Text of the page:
Lili Reinhart might be one of the CW network’s biggest stars, alongside her Riverdale castmates, but she feels different in at least one respect.
“I don’t have the CW girl body — tiny waist, nice-shaped legs, skinny, small, tiny,” she told the Los Angeles Times in an interview published Monday. “I had to do a bra and underwear scene in this last season and I felt really insecure about it. I really, really didn’t want to do it. I didn’t tell anyone this. I wasn’t pressured into doing it. I did it because it was my job. But I felt bad about myself doing it. I really did. And this is where it gets complicated.”
The 23-year-old actress is very aware that young women everywhere are watching her, so it’s not as simple as refusing to do those scenes. At least not for her.
“I can’t preach body positivity if I don’t practice it,” Reinhart said. “So even if I’m not feeling amazing about my body, I felt it was important for me to do the scene anyway in my bra and underwear so people could see my body as it was. I did it for the people who feel like they need to look a certain way.”
In February, Reinhart wrote about some of her body insecurities on Twitter, after someone said the Riverdale actors were all “perfectly chiseled.” She mentioned the underwear scene back then and said she had felt an “obligation to be strong and show confidence in myself, looking as I do.” She explained that she wanted others to realize that she’s “not a perfect hourglass shape” nor a “size 0,” yet she’s starring on a popular TV series.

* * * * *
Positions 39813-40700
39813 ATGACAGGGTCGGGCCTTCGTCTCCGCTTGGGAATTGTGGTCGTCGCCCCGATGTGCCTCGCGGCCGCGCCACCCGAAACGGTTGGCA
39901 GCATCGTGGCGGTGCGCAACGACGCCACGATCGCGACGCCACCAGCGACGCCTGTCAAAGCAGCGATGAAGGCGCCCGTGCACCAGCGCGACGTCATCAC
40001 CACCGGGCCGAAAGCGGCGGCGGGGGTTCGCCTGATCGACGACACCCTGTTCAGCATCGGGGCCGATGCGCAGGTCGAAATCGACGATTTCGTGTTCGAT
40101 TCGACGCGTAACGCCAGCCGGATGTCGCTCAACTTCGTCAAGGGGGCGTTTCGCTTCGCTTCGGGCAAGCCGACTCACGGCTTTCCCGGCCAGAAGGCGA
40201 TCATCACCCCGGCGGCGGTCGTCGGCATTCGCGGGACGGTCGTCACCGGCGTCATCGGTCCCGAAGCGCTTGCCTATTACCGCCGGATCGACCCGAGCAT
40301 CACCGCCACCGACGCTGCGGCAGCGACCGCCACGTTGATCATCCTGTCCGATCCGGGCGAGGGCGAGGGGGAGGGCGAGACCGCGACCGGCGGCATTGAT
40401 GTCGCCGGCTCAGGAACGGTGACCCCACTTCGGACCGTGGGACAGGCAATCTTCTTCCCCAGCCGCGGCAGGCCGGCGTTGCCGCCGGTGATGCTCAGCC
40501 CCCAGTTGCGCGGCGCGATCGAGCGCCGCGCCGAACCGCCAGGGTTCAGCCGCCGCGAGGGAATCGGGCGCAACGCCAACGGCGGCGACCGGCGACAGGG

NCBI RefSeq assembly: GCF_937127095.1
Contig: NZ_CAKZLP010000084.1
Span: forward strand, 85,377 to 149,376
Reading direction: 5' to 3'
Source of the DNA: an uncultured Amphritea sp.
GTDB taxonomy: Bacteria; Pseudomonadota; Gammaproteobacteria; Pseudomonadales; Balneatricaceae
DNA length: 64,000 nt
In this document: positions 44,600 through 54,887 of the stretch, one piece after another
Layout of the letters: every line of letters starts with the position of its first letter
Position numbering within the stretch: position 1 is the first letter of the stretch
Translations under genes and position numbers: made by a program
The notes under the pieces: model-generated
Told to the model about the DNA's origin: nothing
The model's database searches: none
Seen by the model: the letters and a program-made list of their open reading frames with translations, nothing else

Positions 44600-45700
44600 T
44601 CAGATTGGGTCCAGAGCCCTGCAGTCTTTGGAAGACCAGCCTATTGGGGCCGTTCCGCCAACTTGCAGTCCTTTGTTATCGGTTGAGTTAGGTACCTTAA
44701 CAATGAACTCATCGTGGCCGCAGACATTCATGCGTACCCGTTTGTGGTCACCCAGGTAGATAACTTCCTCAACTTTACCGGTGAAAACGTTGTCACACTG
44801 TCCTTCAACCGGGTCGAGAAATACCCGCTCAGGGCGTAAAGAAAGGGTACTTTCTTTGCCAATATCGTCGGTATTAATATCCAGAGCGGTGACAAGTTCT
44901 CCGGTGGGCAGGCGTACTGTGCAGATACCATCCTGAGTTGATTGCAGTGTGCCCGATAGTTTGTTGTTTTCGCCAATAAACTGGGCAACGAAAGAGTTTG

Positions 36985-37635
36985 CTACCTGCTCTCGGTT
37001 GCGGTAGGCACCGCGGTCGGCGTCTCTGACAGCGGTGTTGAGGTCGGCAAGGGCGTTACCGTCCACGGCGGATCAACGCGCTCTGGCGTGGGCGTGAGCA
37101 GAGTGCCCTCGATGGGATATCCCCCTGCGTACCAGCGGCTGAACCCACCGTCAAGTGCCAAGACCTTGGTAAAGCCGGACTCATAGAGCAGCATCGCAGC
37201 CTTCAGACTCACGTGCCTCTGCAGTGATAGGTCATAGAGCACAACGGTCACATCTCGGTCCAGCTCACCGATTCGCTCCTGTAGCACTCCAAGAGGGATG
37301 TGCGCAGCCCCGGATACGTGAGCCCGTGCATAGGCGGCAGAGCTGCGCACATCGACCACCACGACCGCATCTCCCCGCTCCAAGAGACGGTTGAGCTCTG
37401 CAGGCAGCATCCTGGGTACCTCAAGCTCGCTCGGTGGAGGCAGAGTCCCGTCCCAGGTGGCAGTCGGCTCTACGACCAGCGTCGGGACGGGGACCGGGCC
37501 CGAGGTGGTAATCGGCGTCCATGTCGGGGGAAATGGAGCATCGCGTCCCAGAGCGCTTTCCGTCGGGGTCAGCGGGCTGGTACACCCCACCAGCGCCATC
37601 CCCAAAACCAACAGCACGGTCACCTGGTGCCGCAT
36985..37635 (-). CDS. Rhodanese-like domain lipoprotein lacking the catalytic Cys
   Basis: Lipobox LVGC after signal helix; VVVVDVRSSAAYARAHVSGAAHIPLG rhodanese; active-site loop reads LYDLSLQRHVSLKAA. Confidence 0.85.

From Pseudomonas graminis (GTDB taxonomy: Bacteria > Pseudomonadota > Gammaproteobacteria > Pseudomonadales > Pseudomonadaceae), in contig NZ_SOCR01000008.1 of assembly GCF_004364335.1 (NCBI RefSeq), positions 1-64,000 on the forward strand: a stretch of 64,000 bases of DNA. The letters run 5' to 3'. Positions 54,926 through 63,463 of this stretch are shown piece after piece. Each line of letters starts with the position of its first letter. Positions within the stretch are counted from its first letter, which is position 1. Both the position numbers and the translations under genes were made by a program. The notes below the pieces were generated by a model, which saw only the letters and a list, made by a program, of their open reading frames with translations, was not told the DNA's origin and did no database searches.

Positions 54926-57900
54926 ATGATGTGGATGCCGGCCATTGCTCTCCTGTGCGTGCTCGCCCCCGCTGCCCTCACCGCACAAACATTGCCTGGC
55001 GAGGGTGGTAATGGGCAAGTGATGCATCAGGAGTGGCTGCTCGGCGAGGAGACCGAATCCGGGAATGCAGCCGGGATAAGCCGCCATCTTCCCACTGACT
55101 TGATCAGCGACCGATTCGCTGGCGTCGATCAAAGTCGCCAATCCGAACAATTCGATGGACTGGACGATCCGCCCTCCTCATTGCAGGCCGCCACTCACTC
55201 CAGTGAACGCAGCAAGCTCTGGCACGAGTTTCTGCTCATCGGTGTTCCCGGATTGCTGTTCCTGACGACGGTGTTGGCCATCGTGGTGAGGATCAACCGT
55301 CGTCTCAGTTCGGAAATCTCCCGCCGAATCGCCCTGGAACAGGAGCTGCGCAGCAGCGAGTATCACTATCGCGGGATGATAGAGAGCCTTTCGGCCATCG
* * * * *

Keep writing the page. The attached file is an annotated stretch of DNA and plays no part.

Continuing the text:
Actually, not everyone on this show is perfectly chiseled. And even I feel intimidated by the physique of my surrounding cast mates sometimes when I have to do bra/underwear scenes. I’ve felt very insecure due to the expectation that people have for women on tv, what they should- https://t.co/9ISUBkgrKl
— Lili Reinhart (@lilireinhart) February 6, 2020
Of course, she won’t be on Riverdale forever. Reinhart said she aspires to a career like that of Oscar winner Tilda Swinton.
“I would like people to start seeing me as a film actress,” Reinhart said. “I want people to see me and know: Hey, I’m in this for the long haul. This is a career for me. I’m not just gonna be on Riverdale for five years and then disappear.”
Her next projects are Swimming Lessons, a book of poems she wrote that comes out Sept. 29, and the romantic drama Chemical Hearts, a movie now streaming on Amazon that she also produced.
As she looks to take on that behind-the-scenes role on other shows and movies, Reinhart said she’ll use some of what she’s learned on Riverdale. For example, seeing her co-star Vanessa Morgan write about her disappointment in how Black characters are portrayed on the teen drama inspired her.
“I mean, the show historically has been pretty white. [Show creator] Roberto [Aguirre-Sacasa] is very conscious of it now to make sure that that doesn’t happen again and Vanessa doesn’t feel that she’s put in that position again,” noted Reinhart, who said she’s “grown closer” to Morgan over the phone in the last few months. “I feel as a producer now moving forward how important it is that I’m not stereotyping, stereo-casting anything — really making sure I’m going out of my way to do right by Black people, by transgender people, by people who don’t look like me.”